• While I still use my 120gb, it no longer holds all of my music :( So, I am therefore stuck in a donut hole--I either just edit and sync playlists to my phone daily, or I carry the iPod and try my best to manage the space and keep it up to date. I'll explore the larger iPhone6Plus, but truly, I'd pay as much for a new iPod Classic with even a 500gb, or 320gb HD as I would have to pay to upgrade to a 6Plus...however, I am not sure I'd forever be happy with 120gb in the phone, as I really do want ALL of my music in my pocket. I am not a fan of the cloud based music because if you're in a tunnel, or in a subways, you're out of luck. There still aren't many places like that with WIFI... Or an airplane.... Bring back that CLASSIC with more space (I just bought a 2tb external for $89 or something, Apple!) at an efficient cost. People will buy it, just like they will the new iPhone.
  • If you are willing to spend some cash (probably more than you originally spent on the iPod), there are 2 options for upgrading your storage. The iPod uses a 1.8" PATA HHD. You can swap it out with mSSD or a Compact Flash card. Both require adapters which are readily available on ebay and Amazon, et al. While you have the back off your iPod, you should replace the battery too. I replaced my iPod Classic's 160HHD with a 256 SSD a year ago. It runs the iPod software much faster so browsing is quicker. It is also shock resistant now. The hardest part is taking off the back of your iPod (it is not for the faint of heart). There are lots of How-Tos online. The iPod Classic is dead. Long live the iPod Classic!
  • I love iTunes Match but sometimes service renders it useless so it's always great to have your entire library on a solid state drive. :( Sent from the iMore App
  • I was considering buying the iPod Classic for the exact reason, but I decided it wasn't worth it.
  • I don't use iCloud match:
    1. it's expensive
    2. I work 50% of the year in China and data (while cheap in China) isn't fast for temporary users like myself. So getting cellular data is just more trouble for me than it's worth. Trust me, i've been commuting there for nearly 4 years and haven't found a good solution that's worth my effort. Sure, for vacation travel and national resident it's fine, but not for my 6 week at a time jaunts.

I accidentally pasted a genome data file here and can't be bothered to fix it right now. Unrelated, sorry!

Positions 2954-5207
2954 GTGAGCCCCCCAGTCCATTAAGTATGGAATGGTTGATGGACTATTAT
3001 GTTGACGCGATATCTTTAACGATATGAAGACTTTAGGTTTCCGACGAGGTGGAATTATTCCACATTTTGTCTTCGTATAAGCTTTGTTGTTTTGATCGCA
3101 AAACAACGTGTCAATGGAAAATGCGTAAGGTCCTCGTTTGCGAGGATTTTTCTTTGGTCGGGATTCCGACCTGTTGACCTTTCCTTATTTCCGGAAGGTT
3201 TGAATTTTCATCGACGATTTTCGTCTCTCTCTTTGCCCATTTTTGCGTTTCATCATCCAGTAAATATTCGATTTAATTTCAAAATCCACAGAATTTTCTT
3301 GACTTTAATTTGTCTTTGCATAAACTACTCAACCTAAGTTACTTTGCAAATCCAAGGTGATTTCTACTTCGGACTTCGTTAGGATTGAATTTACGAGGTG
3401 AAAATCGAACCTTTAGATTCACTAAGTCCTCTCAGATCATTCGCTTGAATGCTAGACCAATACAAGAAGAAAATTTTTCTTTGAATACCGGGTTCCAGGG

3. Even if I were solely USA based i wouldn't use iTunes Match. There are still many edge cases (lousy cell reception) that would be just enough annoyances where i'd feel the service is not worth it.
  • I will miss it :( Sent from the iMore App
  • Good night sweet prince! I'm glad I could see the writing on the wall and bought a new 160 Gb one last year to replace my aging 80Gb one. Even though I have no less than 2 Android and 2 IOS devices, I still prefer the iPod classic simply because it does one thing well: play music. I can play all of my music even when there is no cellular access. There is no denying that you can operate it blind without looking at it to skip songs or pause versus futzing around with a touch screen. I even still use the old iPod remote (the one that added FM radio to a classic) when the thing is in my bag. It's been a good run and I hope this current one serves me for many more years until cellular is 100% and fast ;-)
  • I'll probably pick one up when I pick my iPhone 6 up next Friday.. wonder if they'll be at a discounted price since they are "backstocked" now Sent from the iMore App
  • I'm surprised it's not on the clearance section of the apple store. Wonder what they did with the existing inventory?
  • Me too! I was looking at actually buying one the day before the iPhone reveal. Hoping to catch a deal on one to use she working in the yard or just keep it in h truck Sent from the iMore App
  • The stereo in my Jeep has a built in dock for ipod. I leave my Gen 5.5 mounted in there always. Serves me quite well and hopefully will continue doing so.
  • And yet they don't add a new 128gb iPod Touch with at least an A7 chipset? Grrrrr... Sent from the iMore App
  • Should we even expect a refreshed iPod Touch 128GB nowadays ? That model would probably cost $349 (or $399 if it has iPhone 5C hardware). It's more important to unveil a new Apple TV and it'll be nice to see some action with this product. Now that we have seen iPhone 6 we can make an educated guess regarding the iPad. That's a real priority now so I believe that the Air 2 model that's coming next month will have A8 chip, faster ac WiFi/LTE, antireflective coating, tweaked volume buttons and TouchID (even if you won't use it to purchase anything). Maybe they'll drop the price and make 32GB the minimum storage capacity (as it should be). Of course they can also skip iPad Mini upgrade cycle and focus on the Pro model with 2GB RAM, larger screen etc. but now the Air 2 specs are 98% confirmed and nothing else will be done here (and nothing else is needed to be done with it since they need a completely new Pro product that'll turn heads again).